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Rebecca C. Lancefield was the forty-fifth president of the American Association of Immunologists, serving from 1961 to 1962. Lancefield spent more than 40 years at the Rockefeller Institute for Medical Research (now the Rockefeller University), where she established herself as a world-renowned authority on streptococcal bacteria and developed the system for classifying streptococci that bears her name and is still in use today.
After earning her M.A. in bacteriology at the Columbia University College of Physicians and Surgeons (P&S) in 1918, Lancefield began her career at the Rockefeller Institute for Medical Research as a technical assistant to Oswald T. Avery (AAI ’20, president 1929–1930) and Alphonse Dochez (AAI ’20, president 1931–1932), who were then working on streptococcal research for the U.S. Army. Funding for the research project ceased shortly after the end of the First World War, and Lancefield temporarily left the Rockefeller Institute in 1919. She studied drosophila genetics as a technical assistant in Thomas Hunt Morgan’s laboratory at Columbia University from 1919 to 1921 and taught bacteriology at the University of Oregon for one year before returning to New York City in 1922. She rejoined the staff at the Rockefeller Institute as a technical assistant and enrolled in the Ph.D. program in immunology and bacteriology at P&S, earning her degree under Hans Zinsser (AAI ’17, president 1919–1920) in 1925. She remained at the Rockefeller Institute for the rest of her career, becoming an assistant in 1929, an associate member in 1942, and a member and professor of microbiology in 1958. Lancefield retired as emeritus professor of microbiology in 1965.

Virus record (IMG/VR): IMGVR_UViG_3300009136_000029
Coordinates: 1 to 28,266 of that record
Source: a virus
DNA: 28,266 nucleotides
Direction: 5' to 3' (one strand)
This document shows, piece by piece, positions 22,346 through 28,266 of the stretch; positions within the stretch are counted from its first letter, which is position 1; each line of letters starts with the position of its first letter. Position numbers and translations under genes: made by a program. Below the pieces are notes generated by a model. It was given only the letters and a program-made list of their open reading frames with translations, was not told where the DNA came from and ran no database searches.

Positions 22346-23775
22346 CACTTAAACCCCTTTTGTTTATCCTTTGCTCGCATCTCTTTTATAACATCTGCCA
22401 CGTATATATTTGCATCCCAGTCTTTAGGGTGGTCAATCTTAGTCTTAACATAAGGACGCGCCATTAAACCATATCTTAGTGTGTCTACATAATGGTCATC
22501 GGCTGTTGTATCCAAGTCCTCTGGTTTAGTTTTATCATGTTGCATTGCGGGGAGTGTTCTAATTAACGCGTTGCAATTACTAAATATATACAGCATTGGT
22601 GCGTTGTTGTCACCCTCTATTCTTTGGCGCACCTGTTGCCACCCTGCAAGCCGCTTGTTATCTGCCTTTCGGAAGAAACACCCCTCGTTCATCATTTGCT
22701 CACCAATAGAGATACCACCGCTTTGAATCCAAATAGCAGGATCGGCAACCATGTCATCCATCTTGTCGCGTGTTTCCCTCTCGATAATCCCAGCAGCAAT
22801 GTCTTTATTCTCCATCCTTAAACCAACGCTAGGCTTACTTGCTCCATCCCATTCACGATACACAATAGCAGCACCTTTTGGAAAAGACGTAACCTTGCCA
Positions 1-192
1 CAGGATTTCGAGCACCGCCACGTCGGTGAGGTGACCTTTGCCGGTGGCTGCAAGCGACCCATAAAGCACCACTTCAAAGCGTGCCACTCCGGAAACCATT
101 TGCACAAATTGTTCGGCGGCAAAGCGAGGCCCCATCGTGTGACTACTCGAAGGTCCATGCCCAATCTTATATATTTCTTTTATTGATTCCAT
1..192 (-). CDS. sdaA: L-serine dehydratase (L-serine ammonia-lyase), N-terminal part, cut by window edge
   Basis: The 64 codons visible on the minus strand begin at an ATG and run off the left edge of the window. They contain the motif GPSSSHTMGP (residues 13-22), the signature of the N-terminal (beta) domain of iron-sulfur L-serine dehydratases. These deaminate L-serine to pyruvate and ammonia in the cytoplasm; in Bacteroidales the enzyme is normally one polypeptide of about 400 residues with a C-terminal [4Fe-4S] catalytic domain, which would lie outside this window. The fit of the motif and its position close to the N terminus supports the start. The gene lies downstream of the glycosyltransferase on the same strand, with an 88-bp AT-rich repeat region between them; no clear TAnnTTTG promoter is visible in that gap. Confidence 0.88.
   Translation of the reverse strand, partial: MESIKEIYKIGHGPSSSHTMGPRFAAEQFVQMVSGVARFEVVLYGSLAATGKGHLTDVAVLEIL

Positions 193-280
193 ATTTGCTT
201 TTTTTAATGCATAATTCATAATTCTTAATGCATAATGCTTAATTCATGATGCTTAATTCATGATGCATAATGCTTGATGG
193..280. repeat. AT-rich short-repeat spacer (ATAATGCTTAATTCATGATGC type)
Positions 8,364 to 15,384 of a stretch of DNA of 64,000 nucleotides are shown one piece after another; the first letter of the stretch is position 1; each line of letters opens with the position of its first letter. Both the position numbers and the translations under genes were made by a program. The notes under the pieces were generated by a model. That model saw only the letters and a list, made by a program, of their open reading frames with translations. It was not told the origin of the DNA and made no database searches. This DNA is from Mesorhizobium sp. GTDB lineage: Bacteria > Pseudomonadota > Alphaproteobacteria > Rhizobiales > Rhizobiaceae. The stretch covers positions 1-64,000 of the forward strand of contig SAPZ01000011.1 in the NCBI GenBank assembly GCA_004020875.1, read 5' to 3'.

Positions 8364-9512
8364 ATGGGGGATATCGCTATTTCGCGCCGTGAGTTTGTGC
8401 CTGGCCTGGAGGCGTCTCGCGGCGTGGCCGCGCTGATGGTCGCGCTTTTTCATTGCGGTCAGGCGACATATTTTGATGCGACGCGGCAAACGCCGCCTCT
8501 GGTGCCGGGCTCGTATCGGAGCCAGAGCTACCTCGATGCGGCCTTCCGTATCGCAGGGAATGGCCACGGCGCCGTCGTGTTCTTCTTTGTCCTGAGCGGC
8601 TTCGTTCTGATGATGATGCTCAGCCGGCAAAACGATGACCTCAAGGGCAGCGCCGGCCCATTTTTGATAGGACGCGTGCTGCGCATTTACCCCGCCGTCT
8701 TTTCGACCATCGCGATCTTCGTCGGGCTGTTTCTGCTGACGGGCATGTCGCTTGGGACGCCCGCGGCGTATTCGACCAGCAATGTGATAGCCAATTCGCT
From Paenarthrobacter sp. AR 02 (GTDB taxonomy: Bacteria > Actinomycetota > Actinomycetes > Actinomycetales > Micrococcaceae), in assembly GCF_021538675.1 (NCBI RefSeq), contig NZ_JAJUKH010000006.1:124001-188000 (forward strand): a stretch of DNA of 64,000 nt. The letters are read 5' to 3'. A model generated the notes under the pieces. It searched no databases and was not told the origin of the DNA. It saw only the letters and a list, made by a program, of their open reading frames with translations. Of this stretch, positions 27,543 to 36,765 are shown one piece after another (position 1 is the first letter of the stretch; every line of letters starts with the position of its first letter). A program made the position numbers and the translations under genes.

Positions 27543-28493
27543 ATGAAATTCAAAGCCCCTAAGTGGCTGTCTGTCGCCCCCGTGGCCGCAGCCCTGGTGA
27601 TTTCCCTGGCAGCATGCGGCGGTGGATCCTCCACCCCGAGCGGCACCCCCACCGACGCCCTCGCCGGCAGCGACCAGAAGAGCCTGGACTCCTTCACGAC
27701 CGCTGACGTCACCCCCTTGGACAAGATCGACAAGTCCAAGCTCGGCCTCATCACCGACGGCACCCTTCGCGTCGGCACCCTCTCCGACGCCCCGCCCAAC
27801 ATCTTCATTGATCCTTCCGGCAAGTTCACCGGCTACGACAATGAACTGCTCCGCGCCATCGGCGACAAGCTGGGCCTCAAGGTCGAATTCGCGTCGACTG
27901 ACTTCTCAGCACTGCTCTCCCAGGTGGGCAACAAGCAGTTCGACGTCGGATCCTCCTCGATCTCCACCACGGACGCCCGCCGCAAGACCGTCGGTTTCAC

Vice President: 1960–1961
"Current Knowledge of Type-Specific M Antigens of Group A Streptococci," Delivered April 16, 1962
The Journal of Immunology 89, no. 3 (1962): 307–13.